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Tips for Test Takers with Disabilities

Taking a test is an opportunity to demonstrate what you know and, in some cases, your readiness for the next step in your education or career. However, as a test taker with a disability, you may have found that tests also can pose disability-related barriers, potentially preventing you from demonstrating your true knowledge and skills.

It’s helpful to have a good understanding of the nature of your test and which accommodations might be appropriate for you. The five steps below will help you learn about test format, break times and test site accessibility conditions, and will explain how to prepare your request for accommodations and your supporting documentation.

To download the PDF version of this page, view Tips for Test Takers with Disabilities (PDF).

Step 1: Learn about the test

  1. Find out whether the test is paper-delivered or computer-delivered.
  2. Read about the test in the appropriate Bulletin. Review the content areas covered by the test.
  3. Be sure you understand the format of the test. Is it entirely multiple choice or are there short-answer and essay questions as well? Some tests may also have audio or video content, tables and charts, or other media. Test format may influence your accommodation requests (e.g., a test with audio content may require accommodations if you have a hearing loss).
  4. Find out if you’re permitted to go back to questions that you skipped.
  5. Learn what test-taking tools may be available to you even if you don't request accommodations. For example, some tests provide an on-screen calculator, and, for most tests, scratch paper is available to all test takers.
  6. Take practice tests and view sample questions to help you prepare for your exam(s). View Test Preparation Materials to learn about the wide variety of preparation materials that ETS programs offer.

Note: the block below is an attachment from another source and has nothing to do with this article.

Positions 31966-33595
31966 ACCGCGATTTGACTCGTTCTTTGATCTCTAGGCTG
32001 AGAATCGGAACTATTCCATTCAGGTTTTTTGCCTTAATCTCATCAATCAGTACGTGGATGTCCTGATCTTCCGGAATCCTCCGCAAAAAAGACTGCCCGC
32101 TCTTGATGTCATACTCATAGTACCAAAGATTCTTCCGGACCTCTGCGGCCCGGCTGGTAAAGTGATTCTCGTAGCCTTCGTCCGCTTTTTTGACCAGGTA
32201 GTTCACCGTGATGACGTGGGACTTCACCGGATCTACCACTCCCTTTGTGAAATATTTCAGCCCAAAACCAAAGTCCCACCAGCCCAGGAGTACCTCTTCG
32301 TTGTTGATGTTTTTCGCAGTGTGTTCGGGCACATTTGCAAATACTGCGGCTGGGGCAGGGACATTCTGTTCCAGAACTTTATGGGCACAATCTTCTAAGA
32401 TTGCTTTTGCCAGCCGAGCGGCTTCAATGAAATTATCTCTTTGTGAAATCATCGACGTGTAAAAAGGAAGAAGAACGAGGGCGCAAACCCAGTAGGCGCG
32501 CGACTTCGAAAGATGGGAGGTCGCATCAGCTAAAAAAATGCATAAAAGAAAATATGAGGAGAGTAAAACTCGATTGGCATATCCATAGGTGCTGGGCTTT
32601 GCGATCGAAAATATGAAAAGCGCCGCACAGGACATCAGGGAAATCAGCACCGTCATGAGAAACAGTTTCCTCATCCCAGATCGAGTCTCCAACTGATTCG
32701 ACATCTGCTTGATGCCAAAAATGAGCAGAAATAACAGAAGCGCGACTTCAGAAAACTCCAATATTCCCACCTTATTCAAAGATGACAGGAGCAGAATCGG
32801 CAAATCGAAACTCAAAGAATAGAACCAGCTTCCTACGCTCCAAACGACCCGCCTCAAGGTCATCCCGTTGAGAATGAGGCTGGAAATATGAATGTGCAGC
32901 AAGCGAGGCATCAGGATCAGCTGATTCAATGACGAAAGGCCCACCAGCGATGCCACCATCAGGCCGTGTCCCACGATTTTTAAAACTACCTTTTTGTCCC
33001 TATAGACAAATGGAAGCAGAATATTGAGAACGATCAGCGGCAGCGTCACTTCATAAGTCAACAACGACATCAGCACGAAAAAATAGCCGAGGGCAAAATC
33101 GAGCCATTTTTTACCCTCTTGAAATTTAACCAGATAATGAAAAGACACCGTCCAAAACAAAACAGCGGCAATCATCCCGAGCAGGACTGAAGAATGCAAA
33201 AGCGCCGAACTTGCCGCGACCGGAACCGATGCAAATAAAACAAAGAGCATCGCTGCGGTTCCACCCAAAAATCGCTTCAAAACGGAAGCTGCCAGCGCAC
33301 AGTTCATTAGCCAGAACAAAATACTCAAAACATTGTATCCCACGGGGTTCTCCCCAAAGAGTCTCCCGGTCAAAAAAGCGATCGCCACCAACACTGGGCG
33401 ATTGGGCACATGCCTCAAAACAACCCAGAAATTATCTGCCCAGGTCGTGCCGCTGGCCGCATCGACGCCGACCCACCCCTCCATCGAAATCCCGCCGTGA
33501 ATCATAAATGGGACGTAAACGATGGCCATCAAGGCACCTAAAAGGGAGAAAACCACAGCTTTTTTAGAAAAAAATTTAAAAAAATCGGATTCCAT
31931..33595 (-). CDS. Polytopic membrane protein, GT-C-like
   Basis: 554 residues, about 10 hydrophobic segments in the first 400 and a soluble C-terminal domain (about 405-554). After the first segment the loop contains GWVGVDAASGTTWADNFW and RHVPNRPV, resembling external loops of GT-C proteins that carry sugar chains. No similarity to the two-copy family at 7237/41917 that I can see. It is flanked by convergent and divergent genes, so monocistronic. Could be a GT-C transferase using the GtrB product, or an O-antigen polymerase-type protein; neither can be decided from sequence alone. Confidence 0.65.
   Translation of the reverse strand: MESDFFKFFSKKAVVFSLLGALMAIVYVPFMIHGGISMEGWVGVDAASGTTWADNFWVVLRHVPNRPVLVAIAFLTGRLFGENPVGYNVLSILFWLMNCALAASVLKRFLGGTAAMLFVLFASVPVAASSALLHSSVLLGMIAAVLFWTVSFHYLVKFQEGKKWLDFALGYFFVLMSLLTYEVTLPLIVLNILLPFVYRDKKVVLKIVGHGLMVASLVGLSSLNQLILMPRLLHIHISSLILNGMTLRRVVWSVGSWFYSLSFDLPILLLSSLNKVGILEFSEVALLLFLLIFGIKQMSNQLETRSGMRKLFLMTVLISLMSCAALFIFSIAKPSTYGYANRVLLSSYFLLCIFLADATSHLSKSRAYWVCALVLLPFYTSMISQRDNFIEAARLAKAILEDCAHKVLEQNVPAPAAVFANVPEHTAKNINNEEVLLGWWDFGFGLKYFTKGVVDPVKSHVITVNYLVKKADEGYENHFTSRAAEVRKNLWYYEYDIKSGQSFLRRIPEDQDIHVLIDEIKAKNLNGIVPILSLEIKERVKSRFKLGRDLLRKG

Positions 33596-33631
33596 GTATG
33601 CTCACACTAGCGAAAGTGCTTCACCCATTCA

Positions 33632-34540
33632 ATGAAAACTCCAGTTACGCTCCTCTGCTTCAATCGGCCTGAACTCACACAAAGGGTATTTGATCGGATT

Step 2: Understand test length and break timing

Test length

Many test takers with disabilities are permitted to take classroom tests with extra time, typically 50% or 100% more time than the time allotted to the class overall. However, many standardized tests are 4 or more hours long. Understanding how a high-stakes test is timed is critical, especially if you’re considering asking for 50% or 100% extra time.

If you have difficulty sustaining your attention and focus over time or tend to get fatigued and distracted if sitting for a prolonged period, it’s important to think through the implications of dramatically lengthening the duration of an exam that is already several hours long.


Extra breaks can frequently be a more effective accommodation than extended testing time. Some ETS tests have scheduled breaks for all test takers. Be sure to review this information on the testing program website for the test you plan to take. Carefully consider if you’ll need additional and/or longer breaks than what is permitted for all test takers.

If you’re approved for extra breaks on an ETS test, you’ll be able to stop the testing clock while you take your break. Although it’s best to take a break at the end of a section, we recognize that for some medical conditions, immediate breaks may be necessary; you’ll be permitted to take a break at your discretion in those instances.

Step 3: Prepare your request for accommodations and supporting documentation

  1. Plan ahead. Submit your request as early as possible. Documentation review takes approximately 4–6 weeks once your request and complete paperwork have been received at ETS. If additional documentation is requested, it may be another 2–4 weeks from the time the new documentation is received until the review is complete. You want to be sure you have ample time to submit the necessary information and wait for a decision.
  2. Make sure your disability documentation is up to date, according to the ETS Disability Documentation Guidelines. Even if you have a lifelong condition, your ability to compensate for your disability may be different now than it was in your earlier educational experiences (e.g., elementary school). Therefore, the test accommodations you need may also have changed. This is why it’s important to include:
    • current documentation of your disability
    • your most recent history of accommodation use
    • the current impact of your condition on academic tasks
    • your need for accommodations on the test you’re planning to take
  3. Talk with the qualified professional who completed your most recent evaluation. Provide your doctor or evaluator with a copy of ETS documentation guidelines if you need updated documentation and to be sure the documentation meets the testing agency’s criteria. A note from your doctor or evaluator simply stating a diagnosis is usually not sufficient. It’s best to provide a comprehensive report/letter detailing your condition/disability and how it impacts you in academic tasks such as test taking. It is most helpful if the doctor or evaluator includes the rationale for each requested accommodation.